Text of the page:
Most of the Boiling Water Reactor (BWR) Plant Technical Specifications require Low Pressure Coolant Injection (LPCI) to be operable in Modes 1, 2 and 3, with the allowance that LPCI may still be considered operable while operating in Shutdown Cooling (SDC) if it is capable of being manually aligned to the LPCI mode. There is a concern that the alignment of the RHR system to the Torus (or suppression pool) to mitigate a Loss of Coolant Accident (LOCA) during SDC operation would cause steam void formation and collapse on the suction and discharge sides of the RHR pumps.
A study to characterize the steam waterhammer phenomena of a low pressure cooling injection (LPCI) system for a Mark 1 boiling water reactor (BWR) has been performed using RELAP5 during a transient event. The scenario of particular interest was a manual switchover from shutdown cooling mode 3 to low pressure injection due to a loss of coolant accident (LOCA). This transient was initiated by opening the isolation valves (MO-B1 and MO-D1) of the two trains on a LPCI system into the torus (see Figure 1).
The torus was considered to be at atmospheric pressure and 68°F. The initial condition of the problem was set up such that the liquid was stagnant in the system. The initial temperature and pressure of the liquid, which was between the torus and isolation valves, was considered to be the same as the torus conditions. On the other hand, the initial condition of the liquid upstream of the isolation valves was chosen to be at 150 psia and near saturation temperature. The analysis showed that the liquid in the system flashed into steam and discharged into the torus after the isolation valves started to open. Discharge of steam continued until the pressure in the LPCI system reached to a hydrostatic equilibrium with the torus. Following this, the cold liquid from the torus began to reflood the LPCI piping while condensing the steam at the liquid-steam interphase. Figure 2 provides a pictorial presentation of the phenomena. These series of events caused a mild steam waterhammer event when all of the steam condensed in the piping segments with closed ends as shown in Figure 3. A sensitivity analysis showed that the magnitude of the steam waterhammer predicted by RELAP5 was sensitive to the number of nodes selected to model the piping, where the steam waterhammer phenomena occurred. Technical basis was obtained from the available literature and used as a guide to choose the number of nodes for the models in both codes. Once the steam waterhammer and the hydrodynamic properties associated with this transient were predicted by RELAP5, the forces exerted on critical pipe components were calculated using a one-dimensional momentum equation. Figure 4 shows the force, which was calculated on “B” Shutdown Cooling Line.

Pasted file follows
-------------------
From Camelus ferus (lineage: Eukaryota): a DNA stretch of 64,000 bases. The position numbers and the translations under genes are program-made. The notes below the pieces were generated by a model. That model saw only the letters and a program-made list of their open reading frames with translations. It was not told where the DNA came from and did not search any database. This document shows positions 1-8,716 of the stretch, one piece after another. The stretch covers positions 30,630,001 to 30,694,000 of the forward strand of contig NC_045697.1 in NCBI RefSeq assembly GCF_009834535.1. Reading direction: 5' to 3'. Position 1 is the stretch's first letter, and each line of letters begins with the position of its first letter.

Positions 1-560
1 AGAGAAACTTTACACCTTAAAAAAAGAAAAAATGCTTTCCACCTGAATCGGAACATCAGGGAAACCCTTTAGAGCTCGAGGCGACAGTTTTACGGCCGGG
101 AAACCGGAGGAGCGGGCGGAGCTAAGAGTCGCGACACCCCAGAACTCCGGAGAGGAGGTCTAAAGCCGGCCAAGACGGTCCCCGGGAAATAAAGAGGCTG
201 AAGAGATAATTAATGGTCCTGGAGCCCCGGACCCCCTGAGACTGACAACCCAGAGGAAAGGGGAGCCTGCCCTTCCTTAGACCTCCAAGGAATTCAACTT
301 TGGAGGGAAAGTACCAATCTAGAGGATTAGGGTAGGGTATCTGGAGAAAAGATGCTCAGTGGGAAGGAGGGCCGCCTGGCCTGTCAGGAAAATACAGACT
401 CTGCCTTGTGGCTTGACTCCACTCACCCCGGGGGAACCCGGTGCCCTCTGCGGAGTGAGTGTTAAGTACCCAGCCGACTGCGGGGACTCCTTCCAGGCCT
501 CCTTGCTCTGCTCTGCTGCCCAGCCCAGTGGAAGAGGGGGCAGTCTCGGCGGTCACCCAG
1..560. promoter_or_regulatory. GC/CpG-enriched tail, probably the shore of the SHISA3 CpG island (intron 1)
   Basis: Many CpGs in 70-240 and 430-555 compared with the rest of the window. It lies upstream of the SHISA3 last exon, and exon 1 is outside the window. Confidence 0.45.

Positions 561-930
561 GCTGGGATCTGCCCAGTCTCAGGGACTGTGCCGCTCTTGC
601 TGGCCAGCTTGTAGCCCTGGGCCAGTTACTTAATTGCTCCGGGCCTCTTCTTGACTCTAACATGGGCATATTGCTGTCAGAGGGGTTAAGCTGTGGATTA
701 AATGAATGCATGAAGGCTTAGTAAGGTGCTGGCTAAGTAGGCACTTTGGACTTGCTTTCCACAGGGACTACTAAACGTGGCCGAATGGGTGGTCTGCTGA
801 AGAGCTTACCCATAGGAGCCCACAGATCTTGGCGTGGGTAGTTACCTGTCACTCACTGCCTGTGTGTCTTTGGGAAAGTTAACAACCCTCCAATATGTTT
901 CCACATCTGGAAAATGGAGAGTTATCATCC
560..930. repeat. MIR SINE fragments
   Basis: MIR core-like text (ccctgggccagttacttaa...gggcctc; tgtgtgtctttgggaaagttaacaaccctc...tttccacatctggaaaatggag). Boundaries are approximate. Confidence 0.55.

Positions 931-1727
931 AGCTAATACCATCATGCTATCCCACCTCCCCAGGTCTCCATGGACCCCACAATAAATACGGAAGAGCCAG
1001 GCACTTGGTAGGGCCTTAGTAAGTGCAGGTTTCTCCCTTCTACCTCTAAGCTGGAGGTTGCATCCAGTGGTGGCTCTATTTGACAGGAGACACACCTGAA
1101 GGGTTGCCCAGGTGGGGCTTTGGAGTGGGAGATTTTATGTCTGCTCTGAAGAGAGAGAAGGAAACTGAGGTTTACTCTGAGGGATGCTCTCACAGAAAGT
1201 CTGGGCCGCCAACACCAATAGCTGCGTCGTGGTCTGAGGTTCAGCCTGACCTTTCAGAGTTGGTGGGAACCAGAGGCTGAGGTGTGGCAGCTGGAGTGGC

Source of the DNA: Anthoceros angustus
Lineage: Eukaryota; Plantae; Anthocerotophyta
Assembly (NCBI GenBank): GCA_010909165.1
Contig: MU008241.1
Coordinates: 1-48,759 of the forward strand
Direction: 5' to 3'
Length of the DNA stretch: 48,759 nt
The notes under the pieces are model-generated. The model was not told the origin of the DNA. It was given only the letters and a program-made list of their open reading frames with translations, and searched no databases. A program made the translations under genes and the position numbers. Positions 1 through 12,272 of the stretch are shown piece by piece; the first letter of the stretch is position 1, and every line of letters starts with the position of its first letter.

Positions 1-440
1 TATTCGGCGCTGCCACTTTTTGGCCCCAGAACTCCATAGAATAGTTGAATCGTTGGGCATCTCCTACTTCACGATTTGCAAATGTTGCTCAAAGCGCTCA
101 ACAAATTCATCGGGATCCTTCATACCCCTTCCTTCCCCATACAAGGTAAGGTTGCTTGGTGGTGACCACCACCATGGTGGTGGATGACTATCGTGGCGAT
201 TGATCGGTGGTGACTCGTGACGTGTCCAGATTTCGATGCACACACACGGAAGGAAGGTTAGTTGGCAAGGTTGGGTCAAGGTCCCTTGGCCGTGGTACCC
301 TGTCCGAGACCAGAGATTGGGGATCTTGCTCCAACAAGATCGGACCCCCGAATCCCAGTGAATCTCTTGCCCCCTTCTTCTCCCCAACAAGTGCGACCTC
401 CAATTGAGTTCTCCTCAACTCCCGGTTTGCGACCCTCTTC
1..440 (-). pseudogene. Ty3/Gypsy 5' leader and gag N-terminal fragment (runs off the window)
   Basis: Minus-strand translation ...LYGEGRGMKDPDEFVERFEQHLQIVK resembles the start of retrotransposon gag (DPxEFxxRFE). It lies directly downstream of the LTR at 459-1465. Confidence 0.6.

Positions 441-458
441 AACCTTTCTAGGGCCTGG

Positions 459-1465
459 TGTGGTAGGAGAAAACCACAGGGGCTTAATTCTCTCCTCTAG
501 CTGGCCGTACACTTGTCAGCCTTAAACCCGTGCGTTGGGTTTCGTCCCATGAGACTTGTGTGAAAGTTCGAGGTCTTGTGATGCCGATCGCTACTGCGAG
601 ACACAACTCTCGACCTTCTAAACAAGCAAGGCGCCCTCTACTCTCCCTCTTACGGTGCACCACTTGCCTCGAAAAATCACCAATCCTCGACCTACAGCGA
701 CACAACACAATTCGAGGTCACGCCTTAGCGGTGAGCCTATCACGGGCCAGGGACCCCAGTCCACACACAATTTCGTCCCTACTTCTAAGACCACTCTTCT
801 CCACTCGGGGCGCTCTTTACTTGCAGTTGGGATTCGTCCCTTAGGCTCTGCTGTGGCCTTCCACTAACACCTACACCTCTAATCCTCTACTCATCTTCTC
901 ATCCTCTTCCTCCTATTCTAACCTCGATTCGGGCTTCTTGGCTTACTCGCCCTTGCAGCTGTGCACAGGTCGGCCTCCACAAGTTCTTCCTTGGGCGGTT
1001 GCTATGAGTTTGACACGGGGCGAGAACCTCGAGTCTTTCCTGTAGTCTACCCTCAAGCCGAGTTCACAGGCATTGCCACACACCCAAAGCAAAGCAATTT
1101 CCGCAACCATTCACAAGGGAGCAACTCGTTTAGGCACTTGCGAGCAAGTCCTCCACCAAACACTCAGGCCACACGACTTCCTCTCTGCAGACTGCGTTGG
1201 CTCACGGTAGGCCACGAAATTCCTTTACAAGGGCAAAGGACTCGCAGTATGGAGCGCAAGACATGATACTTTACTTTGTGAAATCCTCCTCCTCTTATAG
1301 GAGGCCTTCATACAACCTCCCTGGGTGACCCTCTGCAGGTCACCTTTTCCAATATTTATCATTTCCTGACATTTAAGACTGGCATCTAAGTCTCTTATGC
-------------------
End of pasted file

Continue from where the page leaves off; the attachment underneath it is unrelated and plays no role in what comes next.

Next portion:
Steam waterhammer phenomena have been of major concern to the nuclear industry. This is because of the fact that large waterhammer pressure and hydrodaynamic loads can potentially be generated that will challenge the integrity of various piping systems if a strong steam waterhammer occurs. As a result of this, the United States Nuclear Regulatory Commission (USNRC) issued a generic letter, GL 96-06 (1996). All licensees are required to perform evaluations on various systems that are susceptible to steam waterhammer.